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Ian & Raven raveian@wolston.com 503-394-2021

 

The Education of a New Farmer: Part VII

by Raven OKeefe

Springtime on the farm! Spring is a time of changes and new beginnings for everyone, but nowhere is this more apparent than on the farm. The fields that have been dank mud puddles (when not totally flooded, in which case they're dank lakes) come alive with new grass. There are tiny baby chicks peeping up a storm in their little chick shelter. The sheep lose their grungy-looking old winter wool to the shearers' art, and the ewes fatten up with new life. Soon there are sweet lambies bouncing around the pastures like fluffy popcorn -- wild lamb races, sudden irresistible attacks of the skippies, little fluffballs curled up on their mamas' backs for naptime.

Here on our farm we have two special new beginnings. The first is one many of you already know about: we adopted a puppy from the wonderful folks at Wisconsin Border Collie Rescue! Young miss Chippewa (aka Chip, Chippie, Chippetydoodah, and Chipwillyoustopchewingthat!) came to us on January 28th, and immediately made herself right at home in our pack. She's a wild and crazy girl, bursting with energy, very intelligent (too smart for her own good, often), with a definite mind of her own. Our other dogs vary in their opinions of her so far. Ben, our sheepdog emeritus, is gentle and forbearing with her as he is with all of us. Hope marginally tolerates her (as she does all of us). Moss, our Main Farm Hand, is very indulgent of her, giving her silly "Aw, ain't she the cutest thang!" looks when he thinks no one sees. Kim doesn't much care for her because she sees Chip's arrival as moving her own status one rung lower. JoeKidd, our year-old boy, is delighted because (a) he has someone to play and roughhouse with, and (b) there's now someone the older dogs see as being more obnoxious than he is! The pack has settled into its new configuration now, and all get along with only the occasional scuffle.

Our other new beginning is more personal: Ian and I are having getting married on our farm on April 5th! We're excited, happy, and wondering how we'll be able to take enough time off to have a ceremony. I envision it going something like this... To begin, while our dogs and our guests' dogs wander around snarfing up wedding cake, snacks, and each others' food, our officiating clergyperson (none other than your own Rae Bloomquist!) says a few words about the sanctity of marriage and admonishes us not to mess it up this time. Then we take a break to go out to the barn to feed the bottle-baby lambs, also to see if we can find where the hens have secreted their eggs for the day. Then we tear the house apart trying to find our rings, do a couple loads of laundry, clean up a pile or two of dog poop, and resume the ceremony. I will start a solemn reading from "I Still Miss My Ex-Husband, but My Aim is Improving" until we are interrupted to help a ewe give birth to a lambie who got turned around and is coming out backward. As long as we're out in the barn, we might as well muck out a stall or two and haul the old straw and manure to the compost pile. Then we both have to run in and check our email to see if anyone has any Sheep Thrillz or BC Styleyes emergencies; if so, we box up their orders and the whole wedding party caravans down to the post office before it closes. Since we're in town, we can swing by the ATM to withdraw enough cash for us all to go to the Sunday morning all-community pancake breakfast. Then we go back home to keep getting married. Ian does a solemn reading from "Raising Sheep the Modern Way" until the audience starts to drift off. To get things back on track, Rae then reads some official wedding stuff, we say our vows including but not limited to "You're not the boss of me, but I love you anyway," and exchange rings if we've managed to find them. I go in and fold the laundry and put it away while the rest of the group helps Ian move the sheep across the Nile and into the closer pastures for the night. When that's done, Rae pronounces us spouse and spouse, we sign the legal papers, and we all eat and drink and party until something good comes on cable. All in all, a typical farm wedding.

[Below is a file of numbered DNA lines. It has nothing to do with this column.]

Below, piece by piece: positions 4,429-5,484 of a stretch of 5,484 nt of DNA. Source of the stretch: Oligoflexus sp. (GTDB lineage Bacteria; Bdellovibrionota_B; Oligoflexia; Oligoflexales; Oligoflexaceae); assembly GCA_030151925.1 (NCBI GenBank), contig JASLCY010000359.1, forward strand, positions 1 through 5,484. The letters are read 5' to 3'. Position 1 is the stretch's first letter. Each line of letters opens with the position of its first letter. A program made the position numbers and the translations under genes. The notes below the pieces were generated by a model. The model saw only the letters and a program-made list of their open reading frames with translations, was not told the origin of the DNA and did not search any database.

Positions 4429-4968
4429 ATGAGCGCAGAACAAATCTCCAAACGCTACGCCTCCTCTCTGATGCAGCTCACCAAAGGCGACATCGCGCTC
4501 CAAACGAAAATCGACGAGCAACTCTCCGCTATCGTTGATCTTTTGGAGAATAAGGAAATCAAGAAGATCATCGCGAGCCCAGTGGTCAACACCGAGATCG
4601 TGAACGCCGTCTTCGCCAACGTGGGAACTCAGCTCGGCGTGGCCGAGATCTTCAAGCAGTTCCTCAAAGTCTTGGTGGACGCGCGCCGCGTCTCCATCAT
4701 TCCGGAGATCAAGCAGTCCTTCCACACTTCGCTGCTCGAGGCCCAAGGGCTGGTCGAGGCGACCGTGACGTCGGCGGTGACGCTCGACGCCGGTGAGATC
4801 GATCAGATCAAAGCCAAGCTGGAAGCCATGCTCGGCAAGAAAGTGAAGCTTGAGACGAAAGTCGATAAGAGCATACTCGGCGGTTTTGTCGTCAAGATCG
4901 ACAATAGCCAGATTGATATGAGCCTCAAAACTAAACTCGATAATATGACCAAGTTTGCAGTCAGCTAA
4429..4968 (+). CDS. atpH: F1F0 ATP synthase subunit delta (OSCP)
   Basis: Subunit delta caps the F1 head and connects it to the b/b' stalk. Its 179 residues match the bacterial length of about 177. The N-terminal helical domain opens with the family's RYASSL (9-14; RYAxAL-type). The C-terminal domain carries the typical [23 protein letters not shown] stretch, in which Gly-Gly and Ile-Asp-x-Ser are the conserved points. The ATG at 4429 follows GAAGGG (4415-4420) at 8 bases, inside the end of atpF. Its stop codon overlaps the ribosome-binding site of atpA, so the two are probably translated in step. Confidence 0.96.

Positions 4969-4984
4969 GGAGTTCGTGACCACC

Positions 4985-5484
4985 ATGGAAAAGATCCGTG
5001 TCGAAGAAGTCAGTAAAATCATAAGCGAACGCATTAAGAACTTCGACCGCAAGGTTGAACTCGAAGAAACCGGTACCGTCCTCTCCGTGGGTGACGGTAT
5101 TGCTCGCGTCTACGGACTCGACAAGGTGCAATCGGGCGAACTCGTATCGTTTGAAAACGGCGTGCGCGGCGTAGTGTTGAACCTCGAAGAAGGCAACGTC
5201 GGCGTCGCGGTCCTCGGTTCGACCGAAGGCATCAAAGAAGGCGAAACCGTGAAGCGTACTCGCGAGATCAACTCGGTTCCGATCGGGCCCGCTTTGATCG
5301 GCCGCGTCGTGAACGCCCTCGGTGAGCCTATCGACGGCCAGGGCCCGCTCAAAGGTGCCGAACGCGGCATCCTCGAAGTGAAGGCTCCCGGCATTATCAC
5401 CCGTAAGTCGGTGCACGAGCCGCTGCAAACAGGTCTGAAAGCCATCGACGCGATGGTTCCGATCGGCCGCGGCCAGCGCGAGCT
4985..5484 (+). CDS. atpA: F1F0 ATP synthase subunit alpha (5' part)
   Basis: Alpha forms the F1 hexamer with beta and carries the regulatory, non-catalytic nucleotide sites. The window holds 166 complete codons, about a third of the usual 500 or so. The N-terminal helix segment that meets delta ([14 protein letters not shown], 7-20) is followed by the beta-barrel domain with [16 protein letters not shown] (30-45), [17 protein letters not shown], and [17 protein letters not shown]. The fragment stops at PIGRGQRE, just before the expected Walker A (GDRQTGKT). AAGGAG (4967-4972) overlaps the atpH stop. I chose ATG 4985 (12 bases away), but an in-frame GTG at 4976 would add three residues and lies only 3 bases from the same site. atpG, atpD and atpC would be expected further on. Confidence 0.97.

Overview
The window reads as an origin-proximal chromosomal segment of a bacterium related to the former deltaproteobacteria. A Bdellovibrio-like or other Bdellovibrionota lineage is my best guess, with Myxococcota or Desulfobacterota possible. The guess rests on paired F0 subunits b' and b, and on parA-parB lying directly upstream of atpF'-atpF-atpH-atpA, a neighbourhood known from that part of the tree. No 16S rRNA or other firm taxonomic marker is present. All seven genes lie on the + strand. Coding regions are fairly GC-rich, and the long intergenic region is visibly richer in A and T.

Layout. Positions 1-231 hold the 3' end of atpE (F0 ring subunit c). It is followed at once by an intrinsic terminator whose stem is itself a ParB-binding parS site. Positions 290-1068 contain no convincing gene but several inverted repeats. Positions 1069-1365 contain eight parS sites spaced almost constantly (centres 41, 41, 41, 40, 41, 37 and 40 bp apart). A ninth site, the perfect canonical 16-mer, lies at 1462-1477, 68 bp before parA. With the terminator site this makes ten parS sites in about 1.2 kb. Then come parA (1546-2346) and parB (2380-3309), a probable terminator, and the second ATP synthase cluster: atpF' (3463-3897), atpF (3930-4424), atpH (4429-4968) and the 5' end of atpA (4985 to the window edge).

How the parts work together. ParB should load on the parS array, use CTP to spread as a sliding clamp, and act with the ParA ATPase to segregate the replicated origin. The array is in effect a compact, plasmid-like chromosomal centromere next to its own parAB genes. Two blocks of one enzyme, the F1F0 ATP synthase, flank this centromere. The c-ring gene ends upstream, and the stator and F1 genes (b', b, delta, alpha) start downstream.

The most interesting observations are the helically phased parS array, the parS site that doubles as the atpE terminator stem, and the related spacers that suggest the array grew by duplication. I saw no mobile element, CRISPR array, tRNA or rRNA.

Wish you all could join us!

-- Raven OKeefe